Friday, January 28, 2011

Charles Dickens 'Great Expectetions'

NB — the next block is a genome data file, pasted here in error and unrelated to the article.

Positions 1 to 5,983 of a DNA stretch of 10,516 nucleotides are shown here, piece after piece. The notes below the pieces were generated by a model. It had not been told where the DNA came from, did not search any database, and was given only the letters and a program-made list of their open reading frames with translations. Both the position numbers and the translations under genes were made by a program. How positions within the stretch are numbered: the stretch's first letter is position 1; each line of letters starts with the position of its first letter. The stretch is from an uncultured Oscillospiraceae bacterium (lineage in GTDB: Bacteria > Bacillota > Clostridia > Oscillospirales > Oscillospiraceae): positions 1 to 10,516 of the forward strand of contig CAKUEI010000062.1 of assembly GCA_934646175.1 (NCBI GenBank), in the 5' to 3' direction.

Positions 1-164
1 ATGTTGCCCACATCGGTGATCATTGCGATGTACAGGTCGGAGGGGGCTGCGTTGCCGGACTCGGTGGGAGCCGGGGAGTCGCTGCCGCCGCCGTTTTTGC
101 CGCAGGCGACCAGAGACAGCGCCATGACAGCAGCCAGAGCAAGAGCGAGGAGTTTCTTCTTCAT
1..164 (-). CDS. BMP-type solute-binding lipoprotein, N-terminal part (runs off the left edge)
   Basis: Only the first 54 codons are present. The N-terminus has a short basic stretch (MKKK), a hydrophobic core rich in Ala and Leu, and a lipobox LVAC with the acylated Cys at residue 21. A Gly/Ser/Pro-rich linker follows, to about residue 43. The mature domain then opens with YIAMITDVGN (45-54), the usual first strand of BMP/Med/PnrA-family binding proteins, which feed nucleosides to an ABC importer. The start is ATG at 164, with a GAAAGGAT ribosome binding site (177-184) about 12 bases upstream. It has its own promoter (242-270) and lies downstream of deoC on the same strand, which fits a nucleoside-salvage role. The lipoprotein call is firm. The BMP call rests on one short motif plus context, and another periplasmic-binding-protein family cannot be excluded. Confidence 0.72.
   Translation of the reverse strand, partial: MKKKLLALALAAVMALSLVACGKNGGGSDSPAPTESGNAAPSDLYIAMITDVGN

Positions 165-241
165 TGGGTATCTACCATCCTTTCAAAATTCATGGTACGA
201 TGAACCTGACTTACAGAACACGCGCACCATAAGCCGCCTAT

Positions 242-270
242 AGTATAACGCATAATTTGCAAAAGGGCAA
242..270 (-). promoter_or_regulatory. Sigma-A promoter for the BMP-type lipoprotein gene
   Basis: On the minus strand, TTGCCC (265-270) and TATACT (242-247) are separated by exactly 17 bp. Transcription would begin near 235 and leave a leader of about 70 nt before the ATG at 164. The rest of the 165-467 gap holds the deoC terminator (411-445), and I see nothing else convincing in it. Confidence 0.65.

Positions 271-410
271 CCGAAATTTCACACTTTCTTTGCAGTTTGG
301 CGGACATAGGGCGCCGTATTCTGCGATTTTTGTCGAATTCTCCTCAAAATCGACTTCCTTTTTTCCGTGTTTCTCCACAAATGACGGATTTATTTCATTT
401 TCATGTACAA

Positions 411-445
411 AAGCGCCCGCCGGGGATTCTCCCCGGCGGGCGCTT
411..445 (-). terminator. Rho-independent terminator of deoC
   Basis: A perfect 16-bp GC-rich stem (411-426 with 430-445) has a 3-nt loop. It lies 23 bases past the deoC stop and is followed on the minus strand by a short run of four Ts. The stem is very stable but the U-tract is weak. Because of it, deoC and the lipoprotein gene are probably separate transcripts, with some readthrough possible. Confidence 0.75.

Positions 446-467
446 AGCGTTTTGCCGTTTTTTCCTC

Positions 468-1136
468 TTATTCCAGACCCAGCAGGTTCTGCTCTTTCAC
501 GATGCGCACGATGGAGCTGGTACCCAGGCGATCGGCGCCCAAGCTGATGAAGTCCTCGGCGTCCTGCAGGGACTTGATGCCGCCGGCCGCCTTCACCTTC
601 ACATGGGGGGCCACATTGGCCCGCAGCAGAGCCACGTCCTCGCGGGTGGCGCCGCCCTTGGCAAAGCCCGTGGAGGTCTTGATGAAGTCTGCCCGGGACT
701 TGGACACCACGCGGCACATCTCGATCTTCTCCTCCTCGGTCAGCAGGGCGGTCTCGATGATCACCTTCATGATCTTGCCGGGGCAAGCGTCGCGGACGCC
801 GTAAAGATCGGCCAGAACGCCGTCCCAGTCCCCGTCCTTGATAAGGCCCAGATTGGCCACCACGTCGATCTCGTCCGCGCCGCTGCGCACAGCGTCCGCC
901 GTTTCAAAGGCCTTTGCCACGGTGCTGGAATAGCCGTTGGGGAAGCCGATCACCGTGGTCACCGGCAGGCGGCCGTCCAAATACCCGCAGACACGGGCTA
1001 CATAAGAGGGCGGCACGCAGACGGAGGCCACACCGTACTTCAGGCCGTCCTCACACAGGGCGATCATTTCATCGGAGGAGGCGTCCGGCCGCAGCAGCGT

One of Dickens’ shorter novels and also one of his most influential is Great Expectations. It appeared initially in serial form in All The Year Round between 1860 and 1861 and is now considered to be one of his finest novels. It concerns the young boy Philip Pirrip (known as ‘Pip’) and his development through life after an early meeting with the escaped convict Abel Magwitch, who he treats kindly despite his fear. His unpleasant sister and her humorous and friendly blacksmith husband, Joe, bring him up. Crucial to his development as an individual is his introduction to Miss Havisham (one of Dickens’ most brilliant portraits), a now aging woman who has given up on life after being jilted at the altar. Cruelly, Havisham has brought up her daughter Estella to revenge her own pain and so as Pip falls in love with her she is made to torture him in romance. Aspiring to be a gentleman despite his humble beginnings, Pip seems to achieve the impossible by receiving a fund of wealth from an unknown source and being sent to London with the lawyer Jaggers. He is employed but eventually loses everything and Estella marries another. His benefactor turns out to have been Magwitch and his future existence is based upon outgrowing the great expectations and returning to Joe and honest laout. Eventually he is reunited with Estella. There have been a number of film adaptations of the novel, the most recent of which featured Anne Bancroft as Miss Havisham. Doubtless, this was something of an in-joke meant for those who know Bancroft best as Mrs. Robinson in The Graduate which is very much inspired by this Dickens novel and benefits from the comparison.

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